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Archive for November, 2011

Birding Uvalde

It was a cold morning when we set out from Castroville last Saturday. Ten of us were in the van, probably not all of us awake. Glenn scanned the sky as it turned yellow with dawn. He spotted a Crested Caracara, and Alasdair sitting behind him spotted four Red-tailed Hawks.

Red-tailed Hawk photo by Alasdair Brown.
 The sun was up by the time we arrived at a feedlot north of Sabinal. Dove and blackbirds swirled above the cattle, who blinked at us as we aimed our binoculars over their backs. Now and then a pick-up truck rumbled by and we covered the lenses of our cameras and binocs to keep them from the dust.

Glenn led us past the feedlot toward some open fields, his scope on his shoulder and his gaze toward a fence behind which stood a wild array of trees and bushes. Suddenly he froze—he turned and motioned. “Come up here,” he called. We crept forward and stood still behind him. We waited. We thought we saw a flutter, but nothing appeared. “It was a Pyrrhuloxia,” he said. “Let’s keep looking.” We walked down further, all ten of us scanning the scrub, but he didn’t reappear.

Glenn turned our attention to the fields, where we saw Great-tailed Grackle; Red-winged Blackbird; Brown-headed Cowbirds in a live oak, their calls sounding like dripping water; Brewer’s blackbirds with their alarming yellow eyes—and then, to everyone’s delight, two Say’s Phoebe that landed near the top of a hackberry to look about and leave us breathless and stunned. Alastair pointed north, where a flock of Sandhill Cranes etched a silent line. Then to the west we saw a fast and looser line Glenn told us were Greater White-fronted Geese.

Savannah Sparrow photo by Alasdair Brown.

Nearby we caught a Savannah Sparrow perched on a fence, then the piercing cry of a Killdeer rang out—we looked up to catch five or six rushing south; later we watched them feeding in a nearby field. We headed back toward the feedlots, where along the way Chipping, Clay-Colored, and Lincoln’s Sparrows hopped into view—but only for an instant.

We drove to Concan, where along the Frio River’s

Eastern Phoebe photo by Paula Dittrick.

white-pebbled shores we saw Black Phoebe, Eastern Phoebe, and a Belted Kingfisher perched to rest between hunts. Here we caught Lesser Goldfinch and Common Ravens that soared above the red and yellow foliage of cypress and sycamore.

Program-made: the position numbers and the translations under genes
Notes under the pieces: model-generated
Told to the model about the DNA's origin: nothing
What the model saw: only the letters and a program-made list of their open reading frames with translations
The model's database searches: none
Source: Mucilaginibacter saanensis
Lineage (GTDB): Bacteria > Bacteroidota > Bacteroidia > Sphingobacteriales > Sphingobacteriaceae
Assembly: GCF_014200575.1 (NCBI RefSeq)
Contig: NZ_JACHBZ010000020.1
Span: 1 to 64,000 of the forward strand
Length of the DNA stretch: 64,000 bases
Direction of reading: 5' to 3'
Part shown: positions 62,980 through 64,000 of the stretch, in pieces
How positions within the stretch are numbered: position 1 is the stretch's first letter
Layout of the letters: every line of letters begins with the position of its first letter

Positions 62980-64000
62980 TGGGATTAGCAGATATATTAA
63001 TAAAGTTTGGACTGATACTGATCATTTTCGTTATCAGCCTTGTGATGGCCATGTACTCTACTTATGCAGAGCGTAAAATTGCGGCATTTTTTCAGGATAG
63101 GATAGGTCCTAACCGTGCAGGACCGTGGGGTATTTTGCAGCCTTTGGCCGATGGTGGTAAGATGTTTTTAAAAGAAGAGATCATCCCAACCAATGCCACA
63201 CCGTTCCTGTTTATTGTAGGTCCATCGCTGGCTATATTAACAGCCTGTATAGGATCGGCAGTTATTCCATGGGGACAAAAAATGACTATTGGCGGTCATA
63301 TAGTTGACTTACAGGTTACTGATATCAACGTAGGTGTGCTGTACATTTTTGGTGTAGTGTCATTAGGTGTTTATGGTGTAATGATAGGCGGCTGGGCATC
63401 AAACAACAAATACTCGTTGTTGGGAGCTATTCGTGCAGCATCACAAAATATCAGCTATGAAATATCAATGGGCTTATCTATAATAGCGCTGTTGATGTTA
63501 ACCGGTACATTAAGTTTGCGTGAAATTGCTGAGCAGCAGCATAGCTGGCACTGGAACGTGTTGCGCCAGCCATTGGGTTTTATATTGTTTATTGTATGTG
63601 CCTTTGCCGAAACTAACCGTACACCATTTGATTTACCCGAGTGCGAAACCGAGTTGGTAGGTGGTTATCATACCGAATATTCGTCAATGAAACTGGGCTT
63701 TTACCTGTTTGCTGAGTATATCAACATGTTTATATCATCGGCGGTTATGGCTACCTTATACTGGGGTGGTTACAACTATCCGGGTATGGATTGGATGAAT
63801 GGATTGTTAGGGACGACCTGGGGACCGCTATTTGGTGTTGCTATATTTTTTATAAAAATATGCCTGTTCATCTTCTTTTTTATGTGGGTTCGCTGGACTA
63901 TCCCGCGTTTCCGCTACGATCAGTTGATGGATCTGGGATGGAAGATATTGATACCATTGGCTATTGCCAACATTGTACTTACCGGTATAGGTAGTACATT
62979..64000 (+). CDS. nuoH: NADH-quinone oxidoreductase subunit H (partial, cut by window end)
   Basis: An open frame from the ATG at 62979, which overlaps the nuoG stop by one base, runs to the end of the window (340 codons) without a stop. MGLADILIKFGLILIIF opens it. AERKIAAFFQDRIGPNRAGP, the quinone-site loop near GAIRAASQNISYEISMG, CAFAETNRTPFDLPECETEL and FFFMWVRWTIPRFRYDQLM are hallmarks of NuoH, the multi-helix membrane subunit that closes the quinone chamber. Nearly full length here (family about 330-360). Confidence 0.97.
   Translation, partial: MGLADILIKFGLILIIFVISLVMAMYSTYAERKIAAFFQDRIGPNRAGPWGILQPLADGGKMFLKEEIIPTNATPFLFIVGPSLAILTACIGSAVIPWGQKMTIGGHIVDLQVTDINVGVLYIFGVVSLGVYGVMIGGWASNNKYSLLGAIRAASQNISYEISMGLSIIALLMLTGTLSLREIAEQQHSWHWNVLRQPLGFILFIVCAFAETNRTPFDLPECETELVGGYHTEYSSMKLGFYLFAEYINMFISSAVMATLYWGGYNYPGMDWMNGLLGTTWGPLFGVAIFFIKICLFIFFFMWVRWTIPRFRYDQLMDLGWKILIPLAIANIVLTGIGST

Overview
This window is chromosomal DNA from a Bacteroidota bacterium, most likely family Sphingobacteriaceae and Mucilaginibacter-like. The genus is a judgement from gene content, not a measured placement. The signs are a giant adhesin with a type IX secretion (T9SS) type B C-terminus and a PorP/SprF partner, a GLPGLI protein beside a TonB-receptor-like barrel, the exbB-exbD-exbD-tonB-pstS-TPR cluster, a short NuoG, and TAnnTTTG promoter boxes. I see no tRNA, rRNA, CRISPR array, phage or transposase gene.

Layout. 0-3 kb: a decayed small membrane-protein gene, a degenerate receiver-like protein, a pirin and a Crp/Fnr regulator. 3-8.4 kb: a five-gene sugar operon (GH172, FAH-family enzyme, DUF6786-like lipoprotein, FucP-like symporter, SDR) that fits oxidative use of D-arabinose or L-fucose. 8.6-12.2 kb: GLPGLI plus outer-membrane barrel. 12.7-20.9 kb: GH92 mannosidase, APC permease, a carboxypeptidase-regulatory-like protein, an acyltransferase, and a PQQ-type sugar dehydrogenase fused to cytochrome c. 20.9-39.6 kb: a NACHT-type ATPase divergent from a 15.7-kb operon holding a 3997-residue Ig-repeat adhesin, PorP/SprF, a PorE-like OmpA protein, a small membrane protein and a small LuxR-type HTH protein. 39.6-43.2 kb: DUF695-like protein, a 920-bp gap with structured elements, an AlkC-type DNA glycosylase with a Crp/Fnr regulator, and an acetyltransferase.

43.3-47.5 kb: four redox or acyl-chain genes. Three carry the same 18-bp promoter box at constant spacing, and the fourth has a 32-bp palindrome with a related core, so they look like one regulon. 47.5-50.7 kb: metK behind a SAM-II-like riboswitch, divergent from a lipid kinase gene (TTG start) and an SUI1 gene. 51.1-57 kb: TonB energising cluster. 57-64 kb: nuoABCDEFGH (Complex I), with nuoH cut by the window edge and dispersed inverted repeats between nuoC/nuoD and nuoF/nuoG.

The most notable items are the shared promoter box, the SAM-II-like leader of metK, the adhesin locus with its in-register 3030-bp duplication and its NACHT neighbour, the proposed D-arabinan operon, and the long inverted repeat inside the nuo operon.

Next we drove to some cabins nearby where under an oleander we watched in wonder as White-crowned and Lark Sparrow hopped about amongst the branches—and then, much to our delight, in came the nondescript but utterly elegant Canyon Towhee, a rare sparrow-like bird that was “A Lifer” for almost all of us. We saw some movement in a tall clump of yucca—we approached carefully, for it seemed like they were sparrows. They were, but they were House Sparrows—beautiful, but available any day of the year out any window.

When we finished looking, Glenn said, “Okay, guys, we have two options. Do you all want to eat lunch, or did you just want to skip it and bird until dinner?” Glenn smiled at the look of concern he aroused in us. It was almost noon and we hadn’t eaten since before dawn, but nobody wanted to be the first to demand our rights and possibly sound like merely a casual birder.

Golden-fronted Woodpecker photo by Paula Dittrick.

A brave member of our group, Henri, spoke up: “Let’s have lunch,” she said.

 “Okay, fine,” Glenn said and headed back toward the van. “But you’re going to have to blindfold me.” None of us had a blindfold with us, so within fifteen seconds, Glenn was on another bird. “Male house finch in that sage,” he said. He pointed and we raised our binoculars. There it was, a spray of red amidst silvery green leaves small as petals. Amazing.
 
He flew and we looked for him in a cedar, but some Eastern Bluebirds distracted us, then a Golden-fronted Woodpecker landed on a bare trunk not forty feet away. He hopped in view a long time, as if daring us to snap more pictures.

Henri pointed at Glenn, who was near the van. “Look, he’s gone on without us and here we are still birding. This never happens. No one would believe us,” she said.

For lunch we ate at Neal’s Lodges, then afterward from a bridge caught a Green Kingfisher plunging back and forth above the Frio, in search of his own meal.

Great Kiskadee photo by Bill Matthews.

We headed on to Cook’s Slough outside Uvalde where we saw Pied-billed Grebe; Double-crested Cormorant; Green and Blue-winged Teal; Harris’, Cooper’s, and Sharp-shinned Hawks; the Ringed Kingfisher; Great Kiskadee; and Long-billed Thrasher, which made a rough, raw call from a bush, which Henri said sounded like someone clearing his throat. With the sun heading down, we drove back to Castroville, happy at having seen sixty species since the last time the sky was yellow.

Written by Elizabeth White.

Note: More of Paula Dittrick’s photos may be viewed at http://pmdittrick.zenfolio.com. Alasdair Brown’s photos may be viewed at http://skepticalscot.smugmug.com/Nature/Nov11-Uvalde-Trip/20022138_r9CVSW.

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